“Presidential commitments, if delivered, will be a big leap for change.”
By RONALYN V. OLEA
MANILA – Alejandro Ramos, 37, travelled for six days to join the march marking President Rodrigo Duterte’s State of the Nation Address (SONA). A farmer from Modo, Masbate, Ramos hopes that the President would fulfill his promise to implement land reform.
Ramos said large tracts of land have been exempted from agrarian reform coverage because these were devoted to livestock production. “In Masbate, one cow has three hectares while farmers remain landless,” he told Bulatlat in an interview.
Forty percent of the land area of the province is devoted to cattle ranching, according to Department of Trade and Industry (DTI).
Ramos said what he and fellow farmers need is the free distribution of agricultural lands.
In a forum, Feb. 3 at the University of the Philippines in Diliman, Duterte told members of the Kilusang Magbubukid ng Pilipinas (KMP) that he would come up with a new agrarian reform program, calling the Comprehensive Agrarian Reform Program a farce.
KMP chairperson Joseph Canlas said, “Presidential commitments, if delivered, will be a big leap for change.”
Ramos said his fellow farmers want large-scale mining out of their province. He said agricultural lands have been covered by mining operations.
Data from the Department of Environment and Natural Resources (DENR) in December 2015 show that five mining companies were granted permits to explore and mine for gold, silver and other minerals covering more than 55,000 hectares of land.
Meanwhile, farmers from Southern Mindanao region are resisting the expansion of agricultural plantations.
At least 500,000 hectares of land in Mindanao are covered with agricultural plantations primarily for export. In the last ten years, big agricultural corporations aggressively expanded their operations. From 2005 to 2014, the land areas covered by the plantations increased by 79 percent, according to the research by the newly formed Network Resisting Expansion of Agricultural Plantations in Mindanao (REAP Mindanao Network).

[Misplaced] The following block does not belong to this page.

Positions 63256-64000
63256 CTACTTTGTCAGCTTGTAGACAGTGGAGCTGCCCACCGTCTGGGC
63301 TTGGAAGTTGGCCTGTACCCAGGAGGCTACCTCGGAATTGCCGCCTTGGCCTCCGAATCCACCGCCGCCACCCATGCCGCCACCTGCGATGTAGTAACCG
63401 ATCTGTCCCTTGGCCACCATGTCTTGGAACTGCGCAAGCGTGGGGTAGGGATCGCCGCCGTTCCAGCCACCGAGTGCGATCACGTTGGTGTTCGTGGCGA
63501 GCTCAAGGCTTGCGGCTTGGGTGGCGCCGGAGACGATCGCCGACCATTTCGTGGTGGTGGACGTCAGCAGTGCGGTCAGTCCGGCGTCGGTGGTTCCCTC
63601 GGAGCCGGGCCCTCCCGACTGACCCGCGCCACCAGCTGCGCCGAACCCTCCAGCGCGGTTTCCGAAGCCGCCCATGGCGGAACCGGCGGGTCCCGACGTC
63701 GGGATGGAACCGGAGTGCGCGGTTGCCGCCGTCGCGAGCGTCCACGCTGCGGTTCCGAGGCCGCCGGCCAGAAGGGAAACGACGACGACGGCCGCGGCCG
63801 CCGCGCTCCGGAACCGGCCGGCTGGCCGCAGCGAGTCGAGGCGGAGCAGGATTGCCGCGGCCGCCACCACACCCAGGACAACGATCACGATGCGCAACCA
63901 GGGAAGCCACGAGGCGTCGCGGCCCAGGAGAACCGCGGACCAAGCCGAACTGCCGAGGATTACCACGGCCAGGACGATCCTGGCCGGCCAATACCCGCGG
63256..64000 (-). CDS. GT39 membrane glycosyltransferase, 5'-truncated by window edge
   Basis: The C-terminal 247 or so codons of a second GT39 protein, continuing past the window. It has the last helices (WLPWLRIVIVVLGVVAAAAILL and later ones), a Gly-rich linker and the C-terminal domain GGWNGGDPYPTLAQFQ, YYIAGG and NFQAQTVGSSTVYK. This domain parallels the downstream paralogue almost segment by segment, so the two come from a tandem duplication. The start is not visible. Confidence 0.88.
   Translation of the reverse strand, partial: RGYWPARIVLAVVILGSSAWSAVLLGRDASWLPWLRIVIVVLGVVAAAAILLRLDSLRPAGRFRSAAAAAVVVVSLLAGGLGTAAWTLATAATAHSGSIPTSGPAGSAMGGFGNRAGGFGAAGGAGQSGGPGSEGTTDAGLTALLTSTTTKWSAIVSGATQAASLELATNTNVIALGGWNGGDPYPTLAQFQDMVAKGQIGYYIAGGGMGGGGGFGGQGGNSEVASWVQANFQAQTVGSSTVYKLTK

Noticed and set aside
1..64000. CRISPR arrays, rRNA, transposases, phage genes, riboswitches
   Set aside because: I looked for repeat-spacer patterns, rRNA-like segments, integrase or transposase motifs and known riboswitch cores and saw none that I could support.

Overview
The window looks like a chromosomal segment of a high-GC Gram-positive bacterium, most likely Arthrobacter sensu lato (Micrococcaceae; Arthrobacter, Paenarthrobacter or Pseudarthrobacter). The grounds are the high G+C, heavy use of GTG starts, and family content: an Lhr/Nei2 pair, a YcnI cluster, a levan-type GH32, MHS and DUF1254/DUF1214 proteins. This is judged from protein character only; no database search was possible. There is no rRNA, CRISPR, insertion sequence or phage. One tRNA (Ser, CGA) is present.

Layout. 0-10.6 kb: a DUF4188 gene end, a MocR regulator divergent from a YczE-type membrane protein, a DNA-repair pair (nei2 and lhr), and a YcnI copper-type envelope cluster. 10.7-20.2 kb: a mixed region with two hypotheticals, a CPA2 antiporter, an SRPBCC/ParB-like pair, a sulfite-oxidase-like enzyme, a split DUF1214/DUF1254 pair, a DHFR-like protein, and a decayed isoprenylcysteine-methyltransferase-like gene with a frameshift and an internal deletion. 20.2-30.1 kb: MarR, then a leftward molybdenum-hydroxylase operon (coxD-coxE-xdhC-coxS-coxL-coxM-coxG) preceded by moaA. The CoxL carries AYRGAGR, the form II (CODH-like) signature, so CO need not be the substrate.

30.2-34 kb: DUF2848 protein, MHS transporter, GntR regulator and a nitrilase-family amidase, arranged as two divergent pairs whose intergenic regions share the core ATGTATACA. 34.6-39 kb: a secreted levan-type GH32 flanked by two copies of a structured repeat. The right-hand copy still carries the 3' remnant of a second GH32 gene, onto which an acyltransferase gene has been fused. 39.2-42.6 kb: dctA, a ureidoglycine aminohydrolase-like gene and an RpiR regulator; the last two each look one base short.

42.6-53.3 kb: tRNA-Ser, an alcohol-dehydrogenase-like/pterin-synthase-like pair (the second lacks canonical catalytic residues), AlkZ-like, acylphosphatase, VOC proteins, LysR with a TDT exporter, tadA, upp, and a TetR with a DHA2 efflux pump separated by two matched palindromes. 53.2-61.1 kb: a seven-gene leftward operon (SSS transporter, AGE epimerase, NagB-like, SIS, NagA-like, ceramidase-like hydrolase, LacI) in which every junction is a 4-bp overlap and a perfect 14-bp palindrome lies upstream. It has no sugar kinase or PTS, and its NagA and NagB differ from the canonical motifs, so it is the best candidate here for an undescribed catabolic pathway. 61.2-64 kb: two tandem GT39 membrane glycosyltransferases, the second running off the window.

Citing data from various government agencies, REAP Mindanao Network said that up to 1.6 million hectares of land are targeted for the expansion of plantations of banana, pineapple, sugarcane, rubber, oil palm and cacao.
Pedro Arnado, secretary general of KMP-SMR, told Bulatlat that they want these plantations covered by genuine agrarian reform.
Another farmer from Mindanao, Noneta Campos, 55, called on Duterte to increase the prices of agricultural goods.
Campos and her husband work on a two-hectare land and grow coconut, banana, sweet potatoes and cassava in Marihatag, Surigao del Sur.A mother of six, she laments that their monthly income is not enough for the family. Banana is sold at P15 for every kilo. Cassava is sold at P100 for 80 kilos and coconut is only P30 per kilo.
The KMP also reminded Duterte of his promise, during the Commission on Elections-organized presidential debates in Cebu, to return the multi-billion coconut levy fund to small coconut farmers and to provide free irrigation services.
The coco levy came from taxes imposed on coconut farmers during the martial law years with the promise of sharing investments and development of the coconut industry.
In its September 4, 2012 final ruling, the Supreme Court upheld that a 31-percent bloc of SMC shares constitutes public money and should be used solely for the benefit of farmers and the industry. The 31 percent shares refers to the Coconut Industry Investment Fund shares in SMC that was reduced to only 24 percent and was already remitted to the national treasury in October 2012 amounting to more than P70 billion (US$ 1.52 billion).
The group challenged Duterte to certify as urgent the Genuine Agrarian Reform Bill, the Small Coconut Farmers’ Fund Bill, and the proposed Free Irrigation Services Act.
Anakpawis Partylist Rep. Ariel Casilao filed the three bills in the 17th Congress.
KMP secretary general Antonio Flores pinned his hopes on the peace negotiations between the government and the National Democratic Front of the Philippines (NDFP) to address the problem of landlessness in the countryside.
Flores said an agreement on social and economic reforms must include free land distribution, the return of the coconut levy funds, the tobacco excise tax, and the sugar amelioration fund, among others.